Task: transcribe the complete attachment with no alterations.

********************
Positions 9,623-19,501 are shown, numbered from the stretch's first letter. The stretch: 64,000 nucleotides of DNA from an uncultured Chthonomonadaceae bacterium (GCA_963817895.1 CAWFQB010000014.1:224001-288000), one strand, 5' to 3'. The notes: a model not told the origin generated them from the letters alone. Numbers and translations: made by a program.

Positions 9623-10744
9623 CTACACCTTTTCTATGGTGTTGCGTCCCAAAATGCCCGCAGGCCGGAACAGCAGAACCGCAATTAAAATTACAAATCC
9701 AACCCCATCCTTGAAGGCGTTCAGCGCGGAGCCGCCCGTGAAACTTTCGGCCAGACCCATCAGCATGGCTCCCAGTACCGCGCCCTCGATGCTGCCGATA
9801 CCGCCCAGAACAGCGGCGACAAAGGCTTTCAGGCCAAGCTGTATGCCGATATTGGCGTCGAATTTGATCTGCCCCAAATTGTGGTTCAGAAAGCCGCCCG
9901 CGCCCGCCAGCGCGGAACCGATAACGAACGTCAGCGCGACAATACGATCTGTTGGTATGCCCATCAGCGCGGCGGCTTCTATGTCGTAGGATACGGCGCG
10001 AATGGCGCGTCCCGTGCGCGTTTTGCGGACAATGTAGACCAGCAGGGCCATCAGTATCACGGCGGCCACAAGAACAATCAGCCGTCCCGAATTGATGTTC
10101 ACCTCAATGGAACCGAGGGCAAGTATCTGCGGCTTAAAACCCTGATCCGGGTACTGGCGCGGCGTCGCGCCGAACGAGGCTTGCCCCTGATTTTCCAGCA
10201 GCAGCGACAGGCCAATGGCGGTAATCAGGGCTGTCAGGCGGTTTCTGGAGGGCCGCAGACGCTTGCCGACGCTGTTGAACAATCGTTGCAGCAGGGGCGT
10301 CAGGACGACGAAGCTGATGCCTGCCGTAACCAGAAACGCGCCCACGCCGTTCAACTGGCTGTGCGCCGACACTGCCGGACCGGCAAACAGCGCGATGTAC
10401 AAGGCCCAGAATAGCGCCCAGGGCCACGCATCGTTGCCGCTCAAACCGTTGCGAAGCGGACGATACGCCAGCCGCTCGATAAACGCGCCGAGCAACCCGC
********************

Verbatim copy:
Positions 9,623-19,501 are shown, numbered from the stretch's first letter. The stretch: 64,000 nucleotides of DNA from an uncultured Chthonomonadaceae bacterium (GCA_963817895.1 CAWFQB010000014.1:224001-288000), one strand, 5' to 3'. The notes: a model not told the origin generated them from the letters alone. Numbers and translations: made by a program.

Positions 9623-10744
9623 CTACACCTTTTCTATGGTGTTGCGTCCCAAAATGCCCGCAGGCCGGAACAGCAGAACCGCAATTAAAATTACAAATCC
9701 AACCCCATCCTTGAAGGCGTTCAGCGCGGAGCCGCCCGTGAAACTTTCGGCCAGACCCATCAGCATGGCTCCCAGTACCGCGCCCTCGATGCTGCCGATA
9801 CCGCCCAGAACAGCGGCGACAAAGGCTTTCAGGCCAAGCTGTATGCCGATATTGGCGTCGAATTTGATCTGCCCCAAATTGTGGTTCAGAAAGCCGCCCG
9901 CGCCCGCCAGCGCGGAACCGATAACGAACGTCAGCGCGACAATACGATCTGTTGGTATGCCCATCAGCGCGGCGGCTTCTATGTCGTAGGATACGGCGCG
10001 AATGGCGCGTCCCGTGCGCGTTTTGCGGACAATGTAGACCAGCAGGGCCATCAGTATCACGGCGGCCACAAGAACAATCAGCCGTCCCGAATTGATGTTC
10101 ACCTCAATGGAACCGAGGGCAAGTATCTGCGGCTTAAAACCCTGATCCGGGTACTGGCGCGGCGTCGCGCCGAACGAGGCTTGCCCCTGATTTTCCAGCA
10201 GCAGCGACAGGCCAATGGCGGTAATCAGGGCTGTCAGGCGGTTTCTGGAGGGCCGCAGACGCTTGCCGACGCTGTTGAACAATCGTTGCAGCAGGGGCGT
10301 CAGGACGACGAAGCTGATGCCTGCCGTAACCAGAAACGCGCCCACGCCGTTCAACTGGCTGTGCGCCGACACTGCCGGACCGGCAAACAGCGCGATGTAC
10401 AAGGCCCAGAATAGCGCCCAGGGCCACGCATCGTTGCCGCTCAAACCGTTGCGAAGCGGACGATACGCCAGCCGCTCGATAAACGCGCCGAGCAACCCGC